Lois Bowers headshot

Nobody asked for a pandemic, but potential long-term good news stemming from COVID-19 is that lasting positive changes could be in store for senior living and other long-term care providers.

That’s according to LeadingAge President and CEO Katie Smith Sloan and Senior Vice President of Public Policy/Advocacy Ruth Katz.

“[M]any people realized for the first time … that aging services in the United States are not especially well organized because there is no entitlement to long-term care” in the United States, they wrote in the spring 2022 issue of the American Society on Aging’s Generations journal.

But big crises can lead to big changes, Sloan and Katz said. 

“[I]t may be that only a crisis of this size would bring policy makers to a willingness to face the reality that by 2030, 20% of the people in the United States will be older than age 65, compared to 15% today,” they wrote, adding that at age 65, a person has a 50% chance of needing paid long-term care services some time before they die.

They advocate for aging services system reforms that recognize “hard-earned lessons” from the pandemic as well as racial and economic equity considerations and an acknowledgement of the increasing number of people living with dementia.

Seven elements are important to those reforms, Sloan and Katz said:

  1. A financing system that includes new public spending and involves everyone paying their fair share.
  2. An infrastructure that provides older adults and their families with a “one-stop shop” to determine program eligibility, assess needs and offer service coordination.
  3. Home- and community-based services that are available to all who choose them and can evolve with changing needs.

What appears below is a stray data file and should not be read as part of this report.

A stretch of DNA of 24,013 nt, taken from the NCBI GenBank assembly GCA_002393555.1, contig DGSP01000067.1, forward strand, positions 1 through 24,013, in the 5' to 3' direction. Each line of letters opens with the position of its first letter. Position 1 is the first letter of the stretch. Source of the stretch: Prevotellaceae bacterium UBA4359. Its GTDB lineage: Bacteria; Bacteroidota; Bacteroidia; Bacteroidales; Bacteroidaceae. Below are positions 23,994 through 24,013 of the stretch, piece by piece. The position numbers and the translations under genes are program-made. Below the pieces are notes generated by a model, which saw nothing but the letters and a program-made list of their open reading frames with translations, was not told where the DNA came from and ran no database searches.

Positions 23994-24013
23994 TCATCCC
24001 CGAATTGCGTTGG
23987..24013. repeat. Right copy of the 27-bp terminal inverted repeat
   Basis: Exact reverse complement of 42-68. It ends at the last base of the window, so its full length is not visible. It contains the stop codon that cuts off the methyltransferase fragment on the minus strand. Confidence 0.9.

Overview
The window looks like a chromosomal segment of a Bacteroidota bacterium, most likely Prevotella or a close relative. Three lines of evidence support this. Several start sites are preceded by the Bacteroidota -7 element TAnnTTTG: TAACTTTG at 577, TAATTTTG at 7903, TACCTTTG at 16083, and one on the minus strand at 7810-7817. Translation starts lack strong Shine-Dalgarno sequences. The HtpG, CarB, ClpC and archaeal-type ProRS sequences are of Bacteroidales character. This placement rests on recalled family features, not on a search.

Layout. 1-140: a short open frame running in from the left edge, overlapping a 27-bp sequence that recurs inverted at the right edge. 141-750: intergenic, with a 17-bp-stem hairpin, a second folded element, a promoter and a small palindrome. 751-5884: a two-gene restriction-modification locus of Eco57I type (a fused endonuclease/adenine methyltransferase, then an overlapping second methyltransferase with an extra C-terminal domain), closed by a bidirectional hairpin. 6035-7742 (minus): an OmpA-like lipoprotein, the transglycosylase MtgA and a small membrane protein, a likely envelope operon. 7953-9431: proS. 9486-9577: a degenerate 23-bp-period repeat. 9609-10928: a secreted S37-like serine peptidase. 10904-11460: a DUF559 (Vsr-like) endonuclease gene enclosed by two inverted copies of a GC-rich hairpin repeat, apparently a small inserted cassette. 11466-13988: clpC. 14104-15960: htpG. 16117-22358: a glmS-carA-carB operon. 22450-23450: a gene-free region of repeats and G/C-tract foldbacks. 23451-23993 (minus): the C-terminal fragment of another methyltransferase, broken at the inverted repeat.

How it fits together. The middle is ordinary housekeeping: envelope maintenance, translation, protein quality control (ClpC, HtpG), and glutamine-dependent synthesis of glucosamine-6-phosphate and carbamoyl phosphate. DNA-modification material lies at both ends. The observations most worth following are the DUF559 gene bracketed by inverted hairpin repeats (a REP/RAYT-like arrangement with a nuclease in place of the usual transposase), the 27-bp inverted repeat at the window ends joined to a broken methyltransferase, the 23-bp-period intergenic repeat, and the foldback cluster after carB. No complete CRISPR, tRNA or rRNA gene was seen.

4. Additional affordable senior housing units for low-income individuals who qualify, so more older adults have a place to receive care.
  5. Residential models of care that meet the needs of people who require around-the-clock care and services, and are modern, homelike settings where people want to live and work.
  6. A special focus on the professionals who provide care and services, to ensure that they are trained, qualified and compensated fairly.
  7. A focus on diversity, equity  and inclusion in both staffing and the population served.

It’s not solely up to policymakers to address the challenges facing the industry, of course — nor would you and your fellow providers want it that way. Indeed, as the country learns to live with COVID-19 and similar infections, Sloan and Katz wrote, providers will need to continue to evolve and innovate.

“Understanding the lessons of the pandemic is an essential part of this evolution,” they said.Read their entire piece here.

Lois A. Bowers is the editor of McKnight’s Senior Living. Read her other columns here.